JERUSALEM, Israel – Three Gulf states have turned to Israel for help as they continue to battle the COVID-19 outbreak, Israeli media reports.
Representatives from Bahrain and the United Arab Emirates have been in constant contact with Israel’s Sheba Medical Center, said Yoel Hareven, who leads the hospital’s International Division. Hareven said added that a high-ranking member of the Emirati royal family quietly visited the hospital in March.
A third Gulf country that Hareven refuses to name reportedly asked Sheba for help in installing an advanced telemedicine system used to treat patients from afar. Hareven said the country is “central” in the Gulf and is “not one we’re used to hearing about.”
Israeli media speculates this third Gulf country is Kuwait, which officially does not recognize the State of Israel and does not have diplomatic relations with the country.
“We offered them any help they need, even if it’s connecting doctors or nurses, or sending teams to them, sharing logistical knowledge,” Hareven said. “Whatever help we can give our neighbors – we will do it happily.”
Hareven believes the region is opening up to Israel.
“There is a growing readiness to interact with us, even openly, in the health sphere,” he said. “These things happen slowly, but they happen, maybe not at the [inter-governmental] level as we would have liked, but things are happening.”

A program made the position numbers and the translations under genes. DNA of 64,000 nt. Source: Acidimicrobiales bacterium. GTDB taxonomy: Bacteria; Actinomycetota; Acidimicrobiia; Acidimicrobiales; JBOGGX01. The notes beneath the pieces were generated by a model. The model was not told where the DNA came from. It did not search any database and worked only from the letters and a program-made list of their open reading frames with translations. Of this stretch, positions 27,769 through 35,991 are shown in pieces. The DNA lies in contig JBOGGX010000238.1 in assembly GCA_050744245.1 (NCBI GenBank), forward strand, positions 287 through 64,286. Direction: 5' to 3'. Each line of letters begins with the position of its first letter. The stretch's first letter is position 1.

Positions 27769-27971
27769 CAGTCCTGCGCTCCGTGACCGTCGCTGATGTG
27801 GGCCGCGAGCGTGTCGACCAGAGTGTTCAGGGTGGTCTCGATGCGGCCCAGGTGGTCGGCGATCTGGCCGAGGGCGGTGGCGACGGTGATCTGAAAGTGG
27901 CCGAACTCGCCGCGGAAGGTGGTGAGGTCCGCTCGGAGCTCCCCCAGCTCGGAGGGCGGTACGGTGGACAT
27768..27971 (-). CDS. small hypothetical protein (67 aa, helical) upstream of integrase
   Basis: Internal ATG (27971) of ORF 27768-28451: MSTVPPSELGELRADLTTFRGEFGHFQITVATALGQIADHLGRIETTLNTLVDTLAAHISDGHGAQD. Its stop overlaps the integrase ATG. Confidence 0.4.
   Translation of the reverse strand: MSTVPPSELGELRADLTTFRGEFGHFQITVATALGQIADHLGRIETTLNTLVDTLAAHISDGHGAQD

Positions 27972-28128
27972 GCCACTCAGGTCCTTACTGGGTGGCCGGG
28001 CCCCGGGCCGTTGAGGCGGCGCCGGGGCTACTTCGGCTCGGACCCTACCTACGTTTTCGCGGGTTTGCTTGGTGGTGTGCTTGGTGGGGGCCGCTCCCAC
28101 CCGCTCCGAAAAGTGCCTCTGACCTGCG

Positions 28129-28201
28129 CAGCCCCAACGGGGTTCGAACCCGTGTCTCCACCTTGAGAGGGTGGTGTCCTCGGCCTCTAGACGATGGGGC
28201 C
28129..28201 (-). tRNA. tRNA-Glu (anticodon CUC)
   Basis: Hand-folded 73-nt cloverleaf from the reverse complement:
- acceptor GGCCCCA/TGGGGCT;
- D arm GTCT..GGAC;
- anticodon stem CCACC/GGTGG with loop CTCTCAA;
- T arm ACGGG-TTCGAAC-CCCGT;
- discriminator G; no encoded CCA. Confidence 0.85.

Hareven explained that the governments in the gulf are centralized, meaning that contact between representatives from the three countries and Sheba could not have taken place without the leader’s approval.
“There are a lot of things happening above and below the surface,” Hareven said. “They believe very strongly in the connection with Israeli medicine and Israel generally.”
Hareven said this recent contact between Sheba and the Gulf states can open the door to more cooperation between the Jewish state and the Gulf.
“You open a small crack and the foot enters the door, and later the whole body and then the head comes in,” he said. “It’s indeed the beginning of a very fascinating journey — for the entire Israeli public, not only for the medical field or Sheba Medical Center.”
Last week, UAE Ambassador to the UN Lana Nusseibeh said on Tuesday during a webinar hosted by the American Jewish Committee and the Jewish Insider that she is unaware of any current medical collaboration between her country and Israel, but said: “I don’t think we would be opposed to it.”
“I really think the public health space should be an unpoliticized space, where we all try and pool our knowledge of this virus,” Nusseibeh explained.
2 \ Ambassador @LNusseibeh congratulated Israeli scientists that have found a potential treatment for Covid-19. “That is very exciting for all of our part of the world – we are also working on that too, so there is potentially room for cooperation there”, She added pic.twitter.com/pU7r1nTC8A
— Barak Ravid (@BarakRavid) May 5, 2020
She also congratulated Israeli health experts for their research on a potential COVID-19 antibody treatment.
“That is very exciting for all of us… because we are also working on similar therapeutics, so there is potentially room for cooperation there,” she said.
Last week, US Ambassador to Israel David Friedman told The Jerusalem Post he is “very optimistic” about stronger ties between Israel and the Gulf.
“Allies with America could also be allies with each other; that’s the natural progression of the relationships,” he said.